Henry says spend time with loved ones but keep gatherings small this holiday season

Canadian Press
The province's top doctor is encouraging people to spend time with their loved ones but on a smaller scale this holiday season.

The province’s top doctor is encouraging people to spend time with their loved ones but on a smaller scale this holiday season.

“You can spend time with your loved ones, and indeed you must,” said B.C. provincial health officer, Dr. Bonnie Henry, on Tuesday.

Henry made the remarks during a press conference where she announced that B.C. will be receiving an undisclosed amount of the Johnson & Johnson coronavirus vaccine and that daily infections appear to be reducing.

“The virus is spreading to fewer people and this can be attributed to the fact that we are reducing the risk across the province by protecting ourselves with immunization,” she said.

However, Henry said B.C. is still in a “precarious situation” as the Delta variant continues to transmit worldwide, adding that the virus is infecting and causing serious illness in younger people much harder than before, resulting in a strain on the healthcare system.

“If we are not continuing to do the things that we know work, we can see cases inching up, outbreaks increasing and hospitalizations increasing. It is especially important for us all to remain vigilant,” she said, later adding. “We can’t afford to have gaps in protection.”

In addition to COVID-19 cases, Henry said four influenza cases were recently identified in B.C., following a year in which there were none. She said that should serve as a reminder that the flu hasn’t gone away either.

“It is a marker that this virus still circulates and can cause illness,” said Henry.

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As a result, B.C.’s top doctor recommended Tuesday that people keep their gatherings small this holiday season and ensure guests are vaccinated against the virus.

“We know that indoors is more risk than outdoors,” she said.

Anyone thinking about holding indoor gatherings should ensure everyone who attends is vaccinated, said Henry.

“This is especially important if you have older relatives or people who are going through cancer treatments or have immune system dysfunction,” she said. “If they are joining you, you need to do more to protect them.”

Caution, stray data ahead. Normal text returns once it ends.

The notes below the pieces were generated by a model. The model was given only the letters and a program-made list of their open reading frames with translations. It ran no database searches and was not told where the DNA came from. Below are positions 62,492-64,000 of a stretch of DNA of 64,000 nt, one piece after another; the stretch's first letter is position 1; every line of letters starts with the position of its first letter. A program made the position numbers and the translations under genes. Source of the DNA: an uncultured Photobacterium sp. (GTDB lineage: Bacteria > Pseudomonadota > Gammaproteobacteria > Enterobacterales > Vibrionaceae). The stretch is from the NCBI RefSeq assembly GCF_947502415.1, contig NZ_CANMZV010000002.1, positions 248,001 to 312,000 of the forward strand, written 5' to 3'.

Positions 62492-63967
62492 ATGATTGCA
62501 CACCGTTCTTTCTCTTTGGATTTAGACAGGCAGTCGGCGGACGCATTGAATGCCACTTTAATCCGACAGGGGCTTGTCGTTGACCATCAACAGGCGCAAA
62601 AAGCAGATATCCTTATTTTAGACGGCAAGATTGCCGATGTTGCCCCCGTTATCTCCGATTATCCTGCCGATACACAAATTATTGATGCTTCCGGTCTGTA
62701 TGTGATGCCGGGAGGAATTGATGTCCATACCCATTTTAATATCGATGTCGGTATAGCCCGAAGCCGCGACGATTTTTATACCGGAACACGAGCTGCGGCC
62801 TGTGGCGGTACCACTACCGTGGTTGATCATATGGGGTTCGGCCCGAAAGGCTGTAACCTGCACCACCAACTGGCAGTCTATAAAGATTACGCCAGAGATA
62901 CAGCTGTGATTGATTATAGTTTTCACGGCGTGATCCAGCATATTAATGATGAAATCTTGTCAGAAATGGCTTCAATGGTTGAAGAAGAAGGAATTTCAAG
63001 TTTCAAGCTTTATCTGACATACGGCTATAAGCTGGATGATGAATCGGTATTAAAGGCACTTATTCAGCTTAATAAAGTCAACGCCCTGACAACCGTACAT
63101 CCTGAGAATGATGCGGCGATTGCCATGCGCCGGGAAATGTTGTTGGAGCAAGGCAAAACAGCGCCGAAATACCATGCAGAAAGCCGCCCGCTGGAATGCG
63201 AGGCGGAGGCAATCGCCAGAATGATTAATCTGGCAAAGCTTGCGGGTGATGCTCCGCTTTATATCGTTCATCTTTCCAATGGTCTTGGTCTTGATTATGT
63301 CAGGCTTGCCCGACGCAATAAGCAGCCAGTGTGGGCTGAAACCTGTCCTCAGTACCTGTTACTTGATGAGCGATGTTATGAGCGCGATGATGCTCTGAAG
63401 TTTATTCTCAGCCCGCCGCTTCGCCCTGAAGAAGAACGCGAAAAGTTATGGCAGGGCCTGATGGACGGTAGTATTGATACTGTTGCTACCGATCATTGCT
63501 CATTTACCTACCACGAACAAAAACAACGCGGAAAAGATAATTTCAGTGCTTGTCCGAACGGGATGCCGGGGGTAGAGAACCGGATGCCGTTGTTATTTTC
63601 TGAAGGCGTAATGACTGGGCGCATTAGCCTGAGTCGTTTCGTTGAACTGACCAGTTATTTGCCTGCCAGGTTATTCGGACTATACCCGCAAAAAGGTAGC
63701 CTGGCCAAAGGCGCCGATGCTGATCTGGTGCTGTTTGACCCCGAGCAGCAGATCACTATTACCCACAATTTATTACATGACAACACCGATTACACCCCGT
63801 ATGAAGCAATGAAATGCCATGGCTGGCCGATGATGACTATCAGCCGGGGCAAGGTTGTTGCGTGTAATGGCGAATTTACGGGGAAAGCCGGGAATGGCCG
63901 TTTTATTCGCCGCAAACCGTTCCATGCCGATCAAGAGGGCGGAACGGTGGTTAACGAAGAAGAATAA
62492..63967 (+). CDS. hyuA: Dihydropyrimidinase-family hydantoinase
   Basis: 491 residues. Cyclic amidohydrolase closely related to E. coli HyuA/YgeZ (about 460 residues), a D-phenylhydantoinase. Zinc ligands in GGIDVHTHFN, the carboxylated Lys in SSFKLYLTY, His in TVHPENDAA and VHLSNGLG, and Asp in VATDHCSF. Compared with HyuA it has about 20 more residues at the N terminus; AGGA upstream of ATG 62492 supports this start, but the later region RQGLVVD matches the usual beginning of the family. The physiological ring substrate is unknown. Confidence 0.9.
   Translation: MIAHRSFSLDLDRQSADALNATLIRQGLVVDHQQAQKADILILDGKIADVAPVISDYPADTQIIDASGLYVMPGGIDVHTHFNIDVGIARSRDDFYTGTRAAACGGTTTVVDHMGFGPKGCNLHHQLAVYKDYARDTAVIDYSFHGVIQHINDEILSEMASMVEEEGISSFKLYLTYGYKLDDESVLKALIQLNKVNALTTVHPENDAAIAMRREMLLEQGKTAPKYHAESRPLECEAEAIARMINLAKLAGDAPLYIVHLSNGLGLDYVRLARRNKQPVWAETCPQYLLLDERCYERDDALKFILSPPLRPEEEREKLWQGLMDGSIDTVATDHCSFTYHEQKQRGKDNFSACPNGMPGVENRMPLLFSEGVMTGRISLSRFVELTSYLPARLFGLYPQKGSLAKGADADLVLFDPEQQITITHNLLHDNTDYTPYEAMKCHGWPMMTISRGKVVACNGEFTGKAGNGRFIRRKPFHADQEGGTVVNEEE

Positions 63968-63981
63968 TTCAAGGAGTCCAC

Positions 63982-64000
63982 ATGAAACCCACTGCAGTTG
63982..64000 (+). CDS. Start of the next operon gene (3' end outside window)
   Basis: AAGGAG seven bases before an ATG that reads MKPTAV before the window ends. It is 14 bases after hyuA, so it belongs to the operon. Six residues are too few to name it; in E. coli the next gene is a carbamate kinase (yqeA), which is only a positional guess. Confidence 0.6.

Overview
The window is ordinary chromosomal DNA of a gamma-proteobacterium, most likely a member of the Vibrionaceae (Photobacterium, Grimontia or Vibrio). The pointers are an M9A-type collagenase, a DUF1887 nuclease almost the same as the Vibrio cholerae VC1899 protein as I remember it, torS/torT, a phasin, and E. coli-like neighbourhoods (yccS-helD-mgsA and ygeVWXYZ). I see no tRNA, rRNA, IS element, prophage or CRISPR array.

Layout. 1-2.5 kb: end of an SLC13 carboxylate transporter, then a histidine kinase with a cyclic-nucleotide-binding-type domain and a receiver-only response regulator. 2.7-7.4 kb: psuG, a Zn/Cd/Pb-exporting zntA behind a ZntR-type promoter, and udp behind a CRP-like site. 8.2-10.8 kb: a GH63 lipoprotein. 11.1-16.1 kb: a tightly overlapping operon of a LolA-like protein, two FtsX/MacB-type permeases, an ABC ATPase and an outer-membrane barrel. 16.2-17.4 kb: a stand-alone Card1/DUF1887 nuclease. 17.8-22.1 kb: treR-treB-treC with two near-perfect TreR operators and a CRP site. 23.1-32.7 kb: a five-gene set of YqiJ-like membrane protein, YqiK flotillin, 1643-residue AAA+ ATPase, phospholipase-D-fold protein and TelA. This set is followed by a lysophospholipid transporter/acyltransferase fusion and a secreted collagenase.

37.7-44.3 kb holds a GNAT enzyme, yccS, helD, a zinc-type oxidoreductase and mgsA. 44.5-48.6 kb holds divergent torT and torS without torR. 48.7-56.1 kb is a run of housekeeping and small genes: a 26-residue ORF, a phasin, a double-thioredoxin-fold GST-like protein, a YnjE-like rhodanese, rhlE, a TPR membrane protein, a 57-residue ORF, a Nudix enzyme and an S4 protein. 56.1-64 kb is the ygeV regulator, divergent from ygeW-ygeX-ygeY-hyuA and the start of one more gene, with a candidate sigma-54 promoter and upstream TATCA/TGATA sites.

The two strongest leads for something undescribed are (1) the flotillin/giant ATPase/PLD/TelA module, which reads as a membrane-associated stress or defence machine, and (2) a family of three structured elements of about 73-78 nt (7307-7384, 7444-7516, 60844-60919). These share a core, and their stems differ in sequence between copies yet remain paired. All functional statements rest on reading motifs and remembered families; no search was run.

Those considering holding large gatherings, Henry recommends holding them outdoors in order to reduce the spread of COVID.

“Go sledding or snowshoeing or hiking, we have many many wonderful things we can do outdoors safely, even in the winter months,” said Henry.

For those individuals considering or planning on travelling elsewhere this holiday season, whether it’s a day trip or something longer, Henry urges common sense and respect when in other communities.

“We know how to do this,” she suggested Tuesday. “We have been through this now for the last 20 months, we need to be aware of the impact we are having on the communities we are going to.”

There are some communities across the province, including some on the Island, that are dealing with “very serious outbreaks” of COVID-19, according to Henry, who did not go into details about the outbreaks — an outbreak of the virus has been declared at the Nanaimo Regional General Hospital — but said people should be mindful and examine the COVID-19 situation in the community they plan on visiting before they travel.

“They may not be ready to accept visitors right now, so check before you go,” she said.

British Columbia on Tuesday saw 500 new cases, including 76 in the Island Health region, according to the BCCDC’s dashboard.

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Nicholas PescodNicholas Pescod

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